Violence In Leda and the Swan by W.B.Yeats Essay

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Violence In Leda and the swan by W.B.Yeats

“Leda and the Swan” is one of the most well known poems by Yeats, although it’s controversy as to what really happens during the lines of this sonnet. There are many different ways as to how one can approach the interpretation of the poem, is it influenced by Yeats’ own life, in which case he puts all his frustration towards Maud Gonne into words, or is it a poem about power, or about politics?

I have deliberately chosen not to take into consideration the political and social background of Ireland at that time. This, because I prefer to restrain my analysis to the poem itself, and how one could interpret its proper meaning. As a consequence, it is interesting and important to remember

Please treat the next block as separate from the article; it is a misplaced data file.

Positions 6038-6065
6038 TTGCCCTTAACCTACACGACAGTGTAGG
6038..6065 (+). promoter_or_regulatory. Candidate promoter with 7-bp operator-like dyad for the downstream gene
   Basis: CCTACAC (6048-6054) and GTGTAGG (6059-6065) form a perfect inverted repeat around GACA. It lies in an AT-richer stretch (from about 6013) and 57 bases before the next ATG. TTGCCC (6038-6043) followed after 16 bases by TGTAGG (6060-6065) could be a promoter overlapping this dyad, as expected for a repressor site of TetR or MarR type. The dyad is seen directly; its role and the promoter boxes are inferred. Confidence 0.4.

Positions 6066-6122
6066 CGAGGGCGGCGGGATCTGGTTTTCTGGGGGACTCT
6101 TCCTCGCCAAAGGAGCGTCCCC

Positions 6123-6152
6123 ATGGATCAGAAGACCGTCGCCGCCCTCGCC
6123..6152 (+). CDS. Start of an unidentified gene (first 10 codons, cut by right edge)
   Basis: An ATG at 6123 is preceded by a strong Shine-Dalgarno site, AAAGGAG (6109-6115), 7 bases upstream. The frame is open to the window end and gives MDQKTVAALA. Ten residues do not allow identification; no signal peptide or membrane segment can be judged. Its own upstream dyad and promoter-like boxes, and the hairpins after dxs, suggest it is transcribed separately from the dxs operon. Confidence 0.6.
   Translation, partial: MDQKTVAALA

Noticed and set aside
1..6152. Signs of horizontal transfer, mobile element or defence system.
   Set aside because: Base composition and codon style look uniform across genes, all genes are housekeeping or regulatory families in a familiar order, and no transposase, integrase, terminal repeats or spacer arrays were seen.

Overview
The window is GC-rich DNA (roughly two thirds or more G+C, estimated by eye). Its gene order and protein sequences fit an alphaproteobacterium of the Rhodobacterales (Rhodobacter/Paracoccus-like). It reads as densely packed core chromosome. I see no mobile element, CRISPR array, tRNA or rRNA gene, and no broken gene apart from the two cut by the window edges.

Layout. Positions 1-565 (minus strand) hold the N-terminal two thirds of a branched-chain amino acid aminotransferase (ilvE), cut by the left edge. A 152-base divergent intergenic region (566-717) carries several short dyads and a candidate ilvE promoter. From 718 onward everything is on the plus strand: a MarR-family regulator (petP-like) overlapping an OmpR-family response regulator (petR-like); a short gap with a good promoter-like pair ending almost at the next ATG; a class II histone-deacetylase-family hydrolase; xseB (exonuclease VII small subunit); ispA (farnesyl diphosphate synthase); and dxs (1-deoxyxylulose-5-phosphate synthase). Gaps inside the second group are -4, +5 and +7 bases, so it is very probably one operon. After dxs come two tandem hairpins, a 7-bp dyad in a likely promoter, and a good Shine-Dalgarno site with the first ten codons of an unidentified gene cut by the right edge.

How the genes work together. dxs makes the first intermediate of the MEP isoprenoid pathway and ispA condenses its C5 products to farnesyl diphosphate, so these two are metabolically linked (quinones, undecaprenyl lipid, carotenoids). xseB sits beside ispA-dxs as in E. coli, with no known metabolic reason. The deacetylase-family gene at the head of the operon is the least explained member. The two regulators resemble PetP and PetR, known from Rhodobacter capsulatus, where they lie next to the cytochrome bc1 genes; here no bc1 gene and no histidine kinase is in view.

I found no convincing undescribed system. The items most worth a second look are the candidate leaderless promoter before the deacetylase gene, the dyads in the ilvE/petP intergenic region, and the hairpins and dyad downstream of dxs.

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Furthermore, we can see an evolution in the language use, which evolves from aggresivity to passivity. We can put these two elements in parallel, and observe. The poem starts on three words “a sudden blow”, a violent start for a sonnet, who usually should speak about love. They are followed by a colon, which emphasises the attention we give to them. The first verse is short, and divided into parts, by commas, which gives a continuous and repetitive rhythm, and sets violence into the structure of the poem itself, it maybe shows Leda’s attempts to fight back and not let herself overpowered by the swan, and her halting breathing, so the commas would be the swan’s actions interrupted by Leda’s. The three first words of the poem puts the reader immediately into the action, as if the reader arrives in the middle of an already existing action, an harsh and violent action. And we find this aggresivity further on which “great wings beating”, beating, the verb used is not anodyne, as it sets the action of the wings in context, the reader understands that the wings are in movement, but as the verb can also refer to a violent action, it hints the reader maybe that the poem is not going to follow the usual themes of sonnets. The next word still contributing to the violence, and
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